I am building a habitable, Earth like planet, but instead of it being in a solar system, it is inside a Nebula.

The actual composition of the Nebula is uncertain at this point, but I am considering something like the Orion Nebula.

Imagine if there was a vast cloud of gases, similar in composition to the gases that make up our atmosphere, that covered the Earth and the Moon and everything in between.

Would this make traveling to the Moon easier?

Could modified Balloons and Dirigibles be used for short range space flight? If gases lighter than the gases of the nebula were used inside Balloons, in what direction would they "rise"?

Would the nebula open up new forms of space transport? Could the clouds and dust be used as propulsion, or at the very least, something to push against in space?

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    $\begingroup$ Though your concept of a nebula is not quite right, the world you describe sounds similar to the one Larry Niven built in The Integral Trees. The setting is a gas torus, a ring of air, around a neutron star. You should check it out, it might be possible to build one inside your nebula. $\endgroup$ – Samuel Dec 2 '14 at 17:29
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    $\begingroup$ Also, it's important to note the nebula would probably appear very faint and it would definitely be colorless from the inside. As the accepted answer pointed out, the gases are incredibly diffuse; while they mat technically be pink and blue, the gas is so thin that the colors won't show up without special photography. $\endgroup$ – ApproachingDarknessFish Dec 2 '14 at 22:20

Unfortunately the gas inside the nebula is far too spread out to be useful for things like balloons to work. The density of nebula is discussed here:


They are very sparse. Typical densities are in the range of 100 to 10,000 particles per cm3.

This is much more dense than the general interstellar medium (1 particle per cm3), but much, much less dense than anything you are used to - air is around 10^19 particles per cm3.

(So our atmosphere has 10 000 000 000 000 000 000 particles per cubic centimeter)

This means that the nebula is a lot lower density than atmosphere and things like balloons would not work at all. However it is still much denser than in normal space so you would get a small amount of resistance to movement and in theory some sort of ramscoop arrangement might be able to gather in the material at the front of the craft and then fire it out the back for propulsion.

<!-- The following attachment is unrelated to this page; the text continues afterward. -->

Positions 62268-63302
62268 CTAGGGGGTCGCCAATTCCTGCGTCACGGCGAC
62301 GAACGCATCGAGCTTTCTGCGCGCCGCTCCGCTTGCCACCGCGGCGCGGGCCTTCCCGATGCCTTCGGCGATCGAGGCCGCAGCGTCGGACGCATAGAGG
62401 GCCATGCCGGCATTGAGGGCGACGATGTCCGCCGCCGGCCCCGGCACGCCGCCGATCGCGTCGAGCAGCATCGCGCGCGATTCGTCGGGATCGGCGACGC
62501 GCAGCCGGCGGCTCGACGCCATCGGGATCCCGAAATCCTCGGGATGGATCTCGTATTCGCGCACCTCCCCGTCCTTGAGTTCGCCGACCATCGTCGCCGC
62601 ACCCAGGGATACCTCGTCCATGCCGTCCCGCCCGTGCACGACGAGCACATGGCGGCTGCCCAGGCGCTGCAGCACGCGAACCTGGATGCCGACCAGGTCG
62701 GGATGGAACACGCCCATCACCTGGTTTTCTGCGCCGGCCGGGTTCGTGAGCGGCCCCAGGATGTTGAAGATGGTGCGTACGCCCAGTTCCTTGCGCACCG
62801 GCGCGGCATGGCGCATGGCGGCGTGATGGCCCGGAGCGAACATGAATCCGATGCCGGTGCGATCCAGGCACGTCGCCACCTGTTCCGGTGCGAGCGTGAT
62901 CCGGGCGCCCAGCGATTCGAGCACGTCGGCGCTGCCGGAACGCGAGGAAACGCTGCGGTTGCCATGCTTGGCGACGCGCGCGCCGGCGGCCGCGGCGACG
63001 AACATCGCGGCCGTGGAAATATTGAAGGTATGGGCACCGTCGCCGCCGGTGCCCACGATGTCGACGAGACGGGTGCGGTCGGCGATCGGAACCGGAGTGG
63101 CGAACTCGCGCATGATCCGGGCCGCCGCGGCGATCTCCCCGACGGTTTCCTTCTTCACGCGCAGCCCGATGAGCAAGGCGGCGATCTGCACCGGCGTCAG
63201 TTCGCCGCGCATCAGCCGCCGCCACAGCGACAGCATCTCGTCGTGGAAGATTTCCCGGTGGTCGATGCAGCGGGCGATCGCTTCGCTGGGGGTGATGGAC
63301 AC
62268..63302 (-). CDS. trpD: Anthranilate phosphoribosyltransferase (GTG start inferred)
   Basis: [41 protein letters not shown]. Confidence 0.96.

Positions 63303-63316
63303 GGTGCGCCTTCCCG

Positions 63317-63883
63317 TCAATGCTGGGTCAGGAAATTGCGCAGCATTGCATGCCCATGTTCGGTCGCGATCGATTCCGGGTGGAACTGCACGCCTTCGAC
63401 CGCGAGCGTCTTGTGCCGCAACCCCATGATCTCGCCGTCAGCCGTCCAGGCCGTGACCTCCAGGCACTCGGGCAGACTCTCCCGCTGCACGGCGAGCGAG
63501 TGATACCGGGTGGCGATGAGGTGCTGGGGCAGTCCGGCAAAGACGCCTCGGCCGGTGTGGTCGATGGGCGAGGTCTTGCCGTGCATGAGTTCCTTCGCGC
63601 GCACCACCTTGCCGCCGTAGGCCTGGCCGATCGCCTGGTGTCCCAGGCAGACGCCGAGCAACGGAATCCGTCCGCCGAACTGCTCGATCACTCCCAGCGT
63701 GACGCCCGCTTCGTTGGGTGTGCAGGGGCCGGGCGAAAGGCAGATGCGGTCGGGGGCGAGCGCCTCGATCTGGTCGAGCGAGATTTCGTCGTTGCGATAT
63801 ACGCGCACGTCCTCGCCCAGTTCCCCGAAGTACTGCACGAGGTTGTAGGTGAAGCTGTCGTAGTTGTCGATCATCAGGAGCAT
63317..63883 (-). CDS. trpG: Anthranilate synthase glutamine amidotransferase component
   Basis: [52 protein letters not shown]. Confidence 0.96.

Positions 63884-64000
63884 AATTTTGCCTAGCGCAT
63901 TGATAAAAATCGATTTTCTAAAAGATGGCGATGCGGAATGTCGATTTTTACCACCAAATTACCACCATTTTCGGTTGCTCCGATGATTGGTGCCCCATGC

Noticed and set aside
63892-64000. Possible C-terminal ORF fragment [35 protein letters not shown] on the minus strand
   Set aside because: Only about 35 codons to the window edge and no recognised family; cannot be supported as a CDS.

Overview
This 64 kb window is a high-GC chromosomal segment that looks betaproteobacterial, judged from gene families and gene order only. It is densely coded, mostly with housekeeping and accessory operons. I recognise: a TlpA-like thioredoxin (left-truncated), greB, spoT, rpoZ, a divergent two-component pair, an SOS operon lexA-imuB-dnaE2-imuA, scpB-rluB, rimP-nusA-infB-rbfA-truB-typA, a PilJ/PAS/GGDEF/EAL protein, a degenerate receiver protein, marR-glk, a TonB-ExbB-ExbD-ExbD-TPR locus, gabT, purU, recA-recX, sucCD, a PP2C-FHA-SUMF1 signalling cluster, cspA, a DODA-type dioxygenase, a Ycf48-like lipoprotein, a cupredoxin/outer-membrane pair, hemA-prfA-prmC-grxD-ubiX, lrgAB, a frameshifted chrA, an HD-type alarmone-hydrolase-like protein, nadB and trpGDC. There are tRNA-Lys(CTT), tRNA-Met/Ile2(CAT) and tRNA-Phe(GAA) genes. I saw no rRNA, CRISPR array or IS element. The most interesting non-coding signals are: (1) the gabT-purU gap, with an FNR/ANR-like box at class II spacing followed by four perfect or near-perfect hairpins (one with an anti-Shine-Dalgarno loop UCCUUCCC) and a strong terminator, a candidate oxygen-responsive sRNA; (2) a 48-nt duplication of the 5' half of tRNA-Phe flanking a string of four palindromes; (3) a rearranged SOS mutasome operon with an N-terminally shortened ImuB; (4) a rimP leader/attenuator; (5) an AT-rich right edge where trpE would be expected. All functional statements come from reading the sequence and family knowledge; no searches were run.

You should also be aware that stars (especially the solar wind coming out from them) tends to blow the gas of the nebula away from solar systems too. Around the inner solar system in particular there would be very little nebula left.

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    $\begingroup$ thank you very much for all your help in this. Unfortunately the reality of planets in nebula's isn't half as cool as the idea's I have in my head. Damn you reality! $\endgroup$ – Jimmery Dec 2 '14 at 15:23
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    $\begingroup$ If you want to use hot air balloons to travel between planets you should look at a pair of tidally locked planets at the roche limit with shared atmosphere in the roche lobes as described (and pictured) here: worldbuilding.stackexchange.com/questions/1274/… $\endgroup$ – Tim B Dec 2 '14 at 15:53

Traveling to the 'Moon' would be harder, at least the way we did it. The nebula would drag on the space ship and you'd need to bring more fuel to counter that loss of speed.

Also the moon would experience drag and either scoop up it's orbit and leave a nebula-free ring or be dragged enough to loose speed and spiral into an ever lower orbit. (Which, at least, making traveling to the moon very easy if yo wait long enough ;)


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